I came across this article Daily Routine of a 4 Hour Programmer recently and was impressed by how the author manages to work only four hours a day and remain productive. This article makes me reflect on my productivity and time use, and how to keep a productive daily schedule by resting correctly.
Instead of the 9-5 office schedule, the schedule of a Ph.D. student is quite flexible. The working hours, however, can be much longer. According to this question on Quora, the working time of a PhD.student can extend to 80 hours/week even though they set the hours on their own. Speaking from my personal experience and people around me, this is the norm. Working on the weekends and sitting in front of the computer in the middle of the night has become a new habit after entering the grad school. I could imagine the hours to be even longer for postdoc and AP given the extra pressure and responsibilities. Every day you wake up in the morning and stare at a never-ending to-do list and learn to embrace the unpredictable nature of research. There always is more work to do, and the mysteries continue to haunt you at night. The inability of getting things done despite the long working hours could be a vicious circle that leads to much frustration and little result.
But then again, did we indeed work 80 hours a week? How often does your work get interrupted by checking Facebook messages and then continue to browse news and videos on the phone? When was the last time you were so concentrated at work that you didn’t even notice the passage of time? If you document the time of everything that you do during the day (with apps like aTimeLogger, you will be surprised by how much time you waste on things unrelated to work. Interruptions, distractions, and an idling mind steal away your real working hours.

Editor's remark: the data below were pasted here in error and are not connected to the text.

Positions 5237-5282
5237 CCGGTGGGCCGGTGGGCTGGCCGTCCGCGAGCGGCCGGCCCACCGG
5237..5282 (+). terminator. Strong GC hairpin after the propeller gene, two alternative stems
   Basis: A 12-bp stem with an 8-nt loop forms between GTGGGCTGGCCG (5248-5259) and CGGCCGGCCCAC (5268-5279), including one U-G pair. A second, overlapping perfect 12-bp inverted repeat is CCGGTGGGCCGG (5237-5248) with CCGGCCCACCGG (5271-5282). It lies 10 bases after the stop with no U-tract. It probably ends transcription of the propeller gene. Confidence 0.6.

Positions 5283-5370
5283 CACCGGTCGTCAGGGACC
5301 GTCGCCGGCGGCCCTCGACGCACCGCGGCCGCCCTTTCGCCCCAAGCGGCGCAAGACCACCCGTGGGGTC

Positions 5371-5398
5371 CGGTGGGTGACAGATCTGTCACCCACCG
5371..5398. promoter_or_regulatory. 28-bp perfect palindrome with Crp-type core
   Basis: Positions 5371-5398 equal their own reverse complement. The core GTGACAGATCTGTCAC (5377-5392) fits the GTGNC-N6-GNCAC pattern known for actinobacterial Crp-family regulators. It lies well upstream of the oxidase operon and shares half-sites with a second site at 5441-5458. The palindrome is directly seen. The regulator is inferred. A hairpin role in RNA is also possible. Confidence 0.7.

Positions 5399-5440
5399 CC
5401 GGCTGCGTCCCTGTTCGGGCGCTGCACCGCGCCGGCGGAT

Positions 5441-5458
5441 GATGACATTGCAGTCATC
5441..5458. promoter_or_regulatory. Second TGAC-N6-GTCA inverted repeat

I have struggled with this particularly severely during my years as a Ph.D. student, and it is only recently that I begin to take it seriously and attempt to seek a way out. After a bit of reading and trying, here are three ways to tackle the problem.
1. Keep a healthy daily routine.
As the Pareto principle suggests, the majority of the work we accomplish surprisingly comes from only 20% of the time that we work. Scientific evidence shows that working four hours a day can be enough - if you really concentrate and be creative during these hours and rest properly. You don’t have to wake up 4 am like the daily routine that I mentioned at the beginning of the article but there is evidence of the benefits of being an early riser and exercise regularly .
2. Get tasks and steps listed
In the book getting things done, the author David Allen relates the lack of productivity to stress. I could not agree at all more. The best way of relieving stress is not by exercising nor drinking, but by really delivering results. The never-ending to-do list serves more as a source of stress than a helping tool. It only motivates your action to work when you have all the activities related to each task divided up into subtasks small enough that it drives you to solve it quickly. The key to getting things done is to gather the information that you encounter during work, get them out of your head and document them into the system. The only way to finish a to-do list is to assign the exact time that you will solve them. There is more to it. The author used three books to describe how to do that properly, so I will probably write more about this in the coming post.
3. Log your time
It helps to reflect the time you spend on the things that you want to achieve. It’s OK to be interrupted or give in to watch an episode of Television when you can’t help it. Nonetheless, the key is to faithfully and accurately log down everything into the system and reflect on the time use.
“Ten thousand hours is the magic number of greatness.”, according to Malcolm Gladwell’s famous book “Outliers”. Begin counting these hours now and accumulate your greatness in your work and your hobbies.